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Cultures merge across the backwaters

An artistic trio from different corners of the globe meet at art enclaves in Mattancherry. SUNANDA KHANNA is riveted to their works.


IN LESS than 24 ,hours this busy street in Mattancherry, where on a humdrum day wholesalers do mundane business of spices and grains before they close shop, has morphed into a nerve centre of art activity. With three artists from different parts of the world coming together to display their very divergent styles of painting, Lila Gallery at Mayalokam Art Collective is verily a melting pot of cultures.

Meanwhile, 50 meters down the lane a lackluster godown has transformed into an art space under the banner of Kashi Art Gallery. Explain proprietors Dorrie and Anoop, "With all the warehousing activity going on in the vicinity, there's energy about this space which is stimulating". A sentiment ratified by Olga Okuneva, a Russian graphic artist: "I love the architecture, the narrow lanes and the coconut palms in the neighborhood." In fact it was the talk of trees and environment that endeared Olga and Frits Kraay, a Dutch painter, to Ananda and Gayatri who run the Mayalokam. The foursome is enthusiastic about conservation and ecological issues; moreover Frits is drawn to Kochi's historical Dutch links. The exhibit is completed by a suite of gouache works, titled Para, by celebrated artist from Bhopal, Akhilesh.

Fritz and Olga have made repeated trips to India after their debut visit in the early 90's. For Olga the honeymoon started when she was commissioned by her government to paint a series on an Indian epic. She chose the Mahabharata; made a critical study of it, successfully comprehending its metaphors and nuances and then proceeded to paint it. The result is outstanding. Within a limited format she recreates the narrative, imbuing it with her own Russian experience of image making. With a sharp simplification of features Yudhistra is defined almost as an icon of absolute authority; Draupadi is an archetypal sophisticate. Even as the space is replete with people and vegetation, her compositions are sturdy like her Russian origins; each facet rooted on a sensitive and strong line creating a structural compactness.


Olga also scores on an old, albeit complicated engraving technique which lends subtleties of tone to her prints. Her works titled `A road to Indian Ocean' is a metaphor of her own travel into a different culture. "The Mahabharata may have originated here but is now a universal epic", she says. Also on display is a continuum of lithographs which document the different literatures of India. Stanzas from the Rig Veda and Tamil literature are translated into Russian and written over. Remembrance of Varanasi is a mixed media on paper; where temple bells toll for the devout. In 1998, Olga Okuneva was awarded the title, "Honoured Artist of the Russian Federation"; at the age of 39, a sure-fire feat!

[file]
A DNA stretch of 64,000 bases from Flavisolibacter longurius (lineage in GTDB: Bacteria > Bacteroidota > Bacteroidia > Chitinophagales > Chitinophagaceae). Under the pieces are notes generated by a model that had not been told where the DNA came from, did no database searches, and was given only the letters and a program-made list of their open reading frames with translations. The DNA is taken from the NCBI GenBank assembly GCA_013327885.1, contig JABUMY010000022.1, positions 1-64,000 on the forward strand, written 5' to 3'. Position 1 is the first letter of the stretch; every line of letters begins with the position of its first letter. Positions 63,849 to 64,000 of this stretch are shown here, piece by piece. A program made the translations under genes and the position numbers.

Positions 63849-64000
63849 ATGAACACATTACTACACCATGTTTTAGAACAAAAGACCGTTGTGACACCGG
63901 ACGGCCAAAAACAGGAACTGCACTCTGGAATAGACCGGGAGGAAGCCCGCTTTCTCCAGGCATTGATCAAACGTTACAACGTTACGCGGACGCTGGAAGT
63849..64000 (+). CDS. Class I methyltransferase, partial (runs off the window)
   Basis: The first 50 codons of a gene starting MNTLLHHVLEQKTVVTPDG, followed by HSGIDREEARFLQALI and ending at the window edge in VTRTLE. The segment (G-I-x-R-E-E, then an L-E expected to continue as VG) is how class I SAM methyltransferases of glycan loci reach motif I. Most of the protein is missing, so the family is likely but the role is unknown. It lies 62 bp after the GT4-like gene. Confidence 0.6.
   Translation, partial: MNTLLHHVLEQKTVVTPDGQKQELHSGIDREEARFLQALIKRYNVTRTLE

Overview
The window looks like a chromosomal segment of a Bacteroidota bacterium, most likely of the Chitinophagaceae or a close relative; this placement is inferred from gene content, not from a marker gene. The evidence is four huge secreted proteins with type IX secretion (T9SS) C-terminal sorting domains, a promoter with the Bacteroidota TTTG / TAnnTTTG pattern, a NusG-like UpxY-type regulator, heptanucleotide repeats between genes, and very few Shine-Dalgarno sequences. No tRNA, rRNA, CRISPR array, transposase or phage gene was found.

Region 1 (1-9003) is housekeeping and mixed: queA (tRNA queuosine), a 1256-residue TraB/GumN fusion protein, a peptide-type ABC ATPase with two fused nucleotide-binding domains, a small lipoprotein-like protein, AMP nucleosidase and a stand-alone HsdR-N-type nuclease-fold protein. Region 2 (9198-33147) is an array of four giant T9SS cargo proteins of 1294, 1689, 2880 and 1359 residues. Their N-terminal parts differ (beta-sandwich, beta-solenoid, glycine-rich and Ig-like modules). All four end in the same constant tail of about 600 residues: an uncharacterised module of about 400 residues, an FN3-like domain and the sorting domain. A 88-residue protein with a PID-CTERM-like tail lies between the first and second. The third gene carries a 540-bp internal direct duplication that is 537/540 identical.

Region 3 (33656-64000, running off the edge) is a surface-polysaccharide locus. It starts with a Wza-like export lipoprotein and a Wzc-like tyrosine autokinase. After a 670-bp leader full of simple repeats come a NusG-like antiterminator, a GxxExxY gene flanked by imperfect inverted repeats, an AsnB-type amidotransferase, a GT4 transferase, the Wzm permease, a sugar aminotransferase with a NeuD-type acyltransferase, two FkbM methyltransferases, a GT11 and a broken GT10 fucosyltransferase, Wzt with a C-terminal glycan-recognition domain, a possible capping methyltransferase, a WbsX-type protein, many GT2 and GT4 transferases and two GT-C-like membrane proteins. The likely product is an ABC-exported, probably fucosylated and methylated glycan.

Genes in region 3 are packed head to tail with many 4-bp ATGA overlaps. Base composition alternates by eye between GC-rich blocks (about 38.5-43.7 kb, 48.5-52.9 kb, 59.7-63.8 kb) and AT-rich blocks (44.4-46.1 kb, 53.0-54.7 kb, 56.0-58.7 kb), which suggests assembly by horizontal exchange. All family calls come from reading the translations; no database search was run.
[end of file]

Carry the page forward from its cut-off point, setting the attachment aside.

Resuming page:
Too much of beauty can be limiting, says Frits when asked why he left Goa where he tutored art to local students. The artist has to travel to different centres of culture, says the man who teaches painting in Europe, contributes articles on art to dailies and is a representative of an artists' federation in Holland. Here he is represented by a series of collages where he uses light material, such as pieces of fishing net and a bird nest to create a richly, miscellaneous surface.

Ordinary objects are manipulated by the artist to create something unique and aesthetic. A triptych, done in abstracts bears a poem by him. Frits has also brought a collection of miniatures which he refers to as linear figurative abstracts. The graceful, quiet lyricism that characterises these delicately developed works is not misplaced because both Frits and Olga are immersed in poetry and literature when they are not painting.


In fact, the underlying thread that binds the three artists is their yen for poetry. Akhilesh is enticed by the structure of a language; through a string of non-figurative paintings he makes constructions of forms (read lettering) in motion, powered by the expressive values of colour. Even as they are placed in a formal grid, they appear to move freely in the currents that he is able to evoke. The paintings are marked by an undisputed orchestration, a fine pictorial design where each form leads to the other in a slow, subtle way. They demand that "the viewer observe them carefully over a considerable period of time", advises the artist.

From Kochi where it started, the exhibition will travel to Apparao Gallery in Chennai, move to Bharat Bhavan in Bhopal and then to the Russian Cultural Centre in New Delhi.

Thereafter it will fly overseas to galleries in Amsterdam and Moscow. Aptly titled Samyatra, the exhibition is on till December 27.

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